Alert Dog Becomes Diabetic Teen’s Best Friend
Atticus is an attention-magnet. Folks are drawn to the 6-month-old’s auburn coat and big, brown eyes.
“He’s just the most lovable dog,” says owner Erik Lazor of Madison. But this labrador isn’t simply a loyal pet. He is a diabetic-alert dog that helps the 14-year-old monitor his glucose level with his highly sensitive nose.
“He can smell really well,” says Erik, diagnosed with Type 1 diabetes four years ago. “We smell in parts per million; they smell in parts per trillion, so he can smell the chemical changes on my body.”
Erik’s mom believes this relationship will help ensure her son’s health and hopes to educate the public about the benefits of these amazing animals.
“He’s working out phenomenally,” says Beth Lazor of their seven weeks with Atticus.
Erik previously had a continuous glucose monitor inserted into his lower back, but activities such as basketball weren’t easy.
“It was a huge needle and I have four brothers,” says Erik. “We’re always horsing around, so it got knocked around and it hurt a lot. So we were looking for any alternative.”
During a doctor’s appointment, Lazor spotted a woman with a canine friend: “I pounced across the room and said, ‘Where did you get this dog?’ She was referred to Service Dogs By Warren Retrievers (www.sdwr.org), a Virginia organization that also works with people who have autism or seizures.
When Atticus whines, Erik pricks his finger and tests his blood-sugar level, which is often “all over the place.”.If the reading is under 70, he needs to eat. Over 130, he uses his insulin pump.
“The dog can smell a high or a low 45 minutes before his testing meter can detect it,” says Lazor, noting that when the dog is older, he will use his paw and nose to signal alerts and will someday be able to press a button to call 911 if Erik is in trouble.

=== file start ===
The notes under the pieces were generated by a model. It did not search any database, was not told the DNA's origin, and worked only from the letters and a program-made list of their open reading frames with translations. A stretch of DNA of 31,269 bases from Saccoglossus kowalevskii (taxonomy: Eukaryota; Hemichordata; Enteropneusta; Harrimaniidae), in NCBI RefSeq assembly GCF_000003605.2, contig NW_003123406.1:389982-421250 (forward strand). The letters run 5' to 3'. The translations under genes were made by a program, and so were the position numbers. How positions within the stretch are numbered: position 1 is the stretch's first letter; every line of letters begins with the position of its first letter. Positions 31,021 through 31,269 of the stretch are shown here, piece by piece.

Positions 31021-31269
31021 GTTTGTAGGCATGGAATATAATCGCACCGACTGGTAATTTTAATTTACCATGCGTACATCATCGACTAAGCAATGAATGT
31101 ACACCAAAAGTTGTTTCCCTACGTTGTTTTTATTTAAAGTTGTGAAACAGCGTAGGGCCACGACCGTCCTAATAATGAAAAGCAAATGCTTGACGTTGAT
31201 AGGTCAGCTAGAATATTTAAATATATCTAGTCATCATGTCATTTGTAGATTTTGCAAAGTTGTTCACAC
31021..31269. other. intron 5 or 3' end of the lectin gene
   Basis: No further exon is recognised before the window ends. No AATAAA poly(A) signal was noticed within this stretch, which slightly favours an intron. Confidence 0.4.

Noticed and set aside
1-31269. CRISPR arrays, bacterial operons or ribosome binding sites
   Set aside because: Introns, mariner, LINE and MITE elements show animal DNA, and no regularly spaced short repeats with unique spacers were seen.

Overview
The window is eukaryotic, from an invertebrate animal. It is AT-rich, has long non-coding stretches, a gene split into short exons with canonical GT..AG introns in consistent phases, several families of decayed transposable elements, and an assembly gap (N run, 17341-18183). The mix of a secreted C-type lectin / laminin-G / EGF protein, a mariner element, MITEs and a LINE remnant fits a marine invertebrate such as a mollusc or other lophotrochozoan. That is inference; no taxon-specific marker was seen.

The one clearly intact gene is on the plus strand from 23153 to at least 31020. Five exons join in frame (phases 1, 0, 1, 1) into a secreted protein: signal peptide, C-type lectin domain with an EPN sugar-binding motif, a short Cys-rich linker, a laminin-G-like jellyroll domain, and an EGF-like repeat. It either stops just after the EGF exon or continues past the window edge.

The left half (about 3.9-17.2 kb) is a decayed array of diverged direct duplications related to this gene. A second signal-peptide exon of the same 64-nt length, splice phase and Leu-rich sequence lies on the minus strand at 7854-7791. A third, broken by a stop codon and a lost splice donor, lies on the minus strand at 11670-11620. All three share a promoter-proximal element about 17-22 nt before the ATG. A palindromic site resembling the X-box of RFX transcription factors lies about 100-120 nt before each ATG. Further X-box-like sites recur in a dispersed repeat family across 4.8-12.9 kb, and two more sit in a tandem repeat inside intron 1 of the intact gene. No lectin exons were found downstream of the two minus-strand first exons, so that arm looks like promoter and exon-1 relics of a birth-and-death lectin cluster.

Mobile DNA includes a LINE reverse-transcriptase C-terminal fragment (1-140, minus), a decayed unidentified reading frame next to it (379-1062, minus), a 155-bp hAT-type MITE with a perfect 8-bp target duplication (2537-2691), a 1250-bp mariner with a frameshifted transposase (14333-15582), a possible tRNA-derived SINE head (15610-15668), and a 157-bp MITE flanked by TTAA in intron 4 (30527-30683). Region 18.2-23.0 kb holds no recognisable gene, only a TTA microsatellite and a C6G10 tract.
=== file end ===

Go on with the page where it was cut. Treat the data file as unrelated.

Incredible, for sure, but purchasing a medical-alert dog is a expensive endeavor. Atticus, with training, cost $22,000, which the Lazors will pay over three years. Warren Retrievers helps families organize fundraisers to help with this fee, along with vet bills and food. Beth hopes that someday this option will be covered by insurance: “Because it’s very cost-effective by keeping the kids … in a more healthy glucose range, there will be less complications down the road.”
Erik, now home-schooled, will attend the public high school next fall with Atticus by his side. He also just enjoyed his first parent-free camp out with the Boy Scouts.
“With the help of the dog, he’ll be more independent, he’ll get to experience all the things a 14-year-old boy should be able to experience,” says Lazor.
Erik has found dealing with diabetes to be extremely difficult, worried that his unpredictable blood sugar levels could cause organ damage or stroke. But, he says, Atticus has lifted his spirits, improved his confidence and changed his outlook: “He’s my best friend. He’s a great companion.”